The RCA Museum in our temporary exhibit space is currently displaying light trucks and jeeps covering 100 years of mechanization in the Canadian Forces. There is no question that the adoption and evolution of the light truck and jeep changed the nature of war over the last 100 years. As war became faster, with soldiers on wheels rather than on foot or horseback, a reliance on mechanization developed. The RCA Museum will run this display until 10 March 2017.
Start Date: July 1, 2016
Our new temporary exhibit The Somme: The Mechanization of War tells the story of the Canadian soldier during battle in WW1. The Battle of the Somme was a pivotal moment in history. The battle lasted five months (June 1st to Nov 18th, 1916) and resulted in over one million casualties with limited gains on all sides.
At the Somme, Field Marshal Haig and the British Command planned for a much desired breakthrough by the Allied countries against German frontlines and in support of the French Army fighting for its existence to the south at Verdun. Reliance for success was placed on a sophisticated transport system for supplies and equipment, massive and powerful artillery support, an agile Royal Flying Corps and finally the well-equipped and determined British (and colonial) soldier who was the inheritor of over two hundred years of Empire. The British had also developed a secret weapon that they hoped would change the course of the war.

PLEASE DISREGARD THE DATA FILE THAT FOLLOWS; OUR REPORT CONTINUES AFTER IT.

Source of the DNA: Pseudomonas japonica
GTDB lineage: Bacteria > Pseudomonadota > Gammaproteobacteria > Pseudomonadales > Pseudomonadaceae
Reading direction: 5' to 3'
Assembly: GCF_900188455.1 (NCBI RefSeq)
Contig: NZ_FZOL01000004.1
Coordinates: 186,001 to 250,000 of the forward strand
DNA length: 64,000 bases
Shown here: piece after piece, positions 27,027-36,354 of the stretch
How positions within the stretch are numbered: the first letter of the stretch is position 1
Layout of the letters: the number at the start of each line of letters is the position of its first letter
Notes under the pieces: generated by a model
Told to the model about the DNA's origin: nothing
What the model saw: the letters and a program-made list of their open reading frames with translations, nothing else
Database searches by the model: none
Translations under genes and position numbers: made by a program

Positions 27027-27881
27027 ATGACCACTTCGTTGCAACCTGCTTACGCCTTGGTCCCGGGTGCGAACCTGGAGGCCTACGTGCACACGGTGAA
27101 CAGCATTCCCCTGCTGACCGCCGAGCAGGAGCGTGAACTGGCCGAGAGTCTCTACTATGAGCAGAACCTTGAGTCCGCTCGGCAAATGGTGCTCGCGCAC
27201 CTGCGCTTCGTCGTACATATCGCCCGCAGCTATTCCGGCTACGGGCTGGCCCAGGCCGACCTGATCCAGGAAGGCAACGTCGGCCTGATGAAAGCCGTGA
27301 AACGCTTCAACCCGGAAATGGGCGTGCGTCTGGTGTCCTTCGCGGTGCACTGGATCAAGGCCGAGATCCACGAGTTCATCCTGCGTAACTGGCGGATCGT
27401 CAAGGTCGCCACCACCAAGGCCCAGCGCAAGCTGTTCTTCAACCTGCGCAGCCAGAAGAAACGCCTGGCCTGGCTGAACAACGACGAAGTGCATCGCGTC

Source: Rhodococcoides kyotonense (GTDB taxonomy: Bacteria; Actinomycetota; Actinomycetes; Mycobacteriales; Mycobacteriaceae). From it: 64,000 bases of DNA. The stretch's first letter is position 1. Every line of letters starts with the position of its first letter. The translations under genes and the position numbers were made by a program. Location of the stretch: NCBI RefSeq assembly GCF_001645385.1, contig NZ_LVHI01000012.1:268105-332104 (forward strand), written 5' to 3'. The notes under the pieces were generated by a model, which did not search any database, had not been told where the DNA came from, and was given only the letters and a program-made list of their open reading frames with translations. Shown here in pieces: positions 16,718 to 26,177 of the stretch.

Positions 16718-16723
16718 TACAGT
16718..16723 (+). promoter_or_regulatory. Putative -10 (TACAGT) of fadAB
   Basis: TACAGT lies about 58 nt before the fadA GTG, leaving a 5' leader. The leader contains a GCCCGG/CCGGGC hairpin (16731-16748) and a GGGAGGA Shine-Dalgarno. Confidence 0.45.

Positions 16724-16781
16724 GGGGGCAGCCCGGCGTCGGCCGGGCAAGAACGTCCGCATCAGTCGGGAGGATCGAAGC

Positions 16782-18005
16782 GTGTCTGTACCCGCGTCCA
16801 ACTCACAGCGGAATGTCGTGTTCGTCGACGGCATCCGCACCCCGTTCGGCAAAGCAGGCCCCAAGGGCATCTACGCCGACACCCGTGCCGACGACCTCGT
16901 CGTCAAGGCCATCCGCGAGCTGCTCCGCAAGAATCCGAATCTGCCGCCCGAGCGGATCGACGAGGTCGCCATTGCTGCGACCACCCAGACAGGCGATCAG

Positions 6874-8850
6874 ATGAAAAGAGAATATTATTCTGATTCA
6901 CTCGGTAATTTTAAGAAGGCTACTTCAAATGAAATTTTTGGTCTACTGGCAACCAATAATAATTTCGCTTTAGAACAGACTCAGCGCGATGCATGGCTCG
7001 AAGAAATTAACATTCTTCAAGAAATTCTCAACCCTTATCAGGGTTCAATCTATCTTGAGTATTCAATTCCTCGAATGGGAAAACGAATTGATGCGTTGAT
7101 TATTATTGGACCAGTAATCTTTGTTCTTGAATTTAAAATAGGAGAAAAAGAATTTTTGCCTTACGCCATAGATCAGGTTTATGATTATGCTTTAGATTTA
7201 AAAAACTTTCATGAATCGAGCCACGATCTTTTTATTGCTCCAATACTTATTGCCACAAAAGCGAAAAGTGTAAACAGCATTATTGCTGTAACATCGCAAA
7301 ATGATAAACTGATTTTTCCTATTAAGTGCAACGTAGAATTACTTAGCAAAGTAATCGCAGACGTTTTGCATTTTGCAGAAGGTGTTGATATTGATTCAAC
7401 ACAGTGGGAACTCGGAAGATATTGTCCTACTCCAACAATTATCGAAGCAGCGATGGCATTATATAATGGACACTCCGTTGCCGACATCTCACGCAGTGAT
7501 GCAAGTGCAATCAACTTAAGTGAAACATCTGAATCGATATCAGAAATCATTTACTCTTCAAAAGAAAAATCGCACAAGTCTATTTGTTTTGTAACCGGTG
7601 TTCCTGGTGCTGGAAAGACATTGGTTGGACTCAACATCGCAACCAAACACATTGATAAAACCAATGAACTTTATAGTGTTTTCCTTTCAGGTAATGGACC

This exhibit opened July 1st and will run until late November 2016.
Special thanks to the following exhibit contributors:
- The Daly House Museum
- The Manitoba Automobile Museum
- The Naval Museum of Canada
- The Prairie Mountain Regional Museum
- The Transcona Museum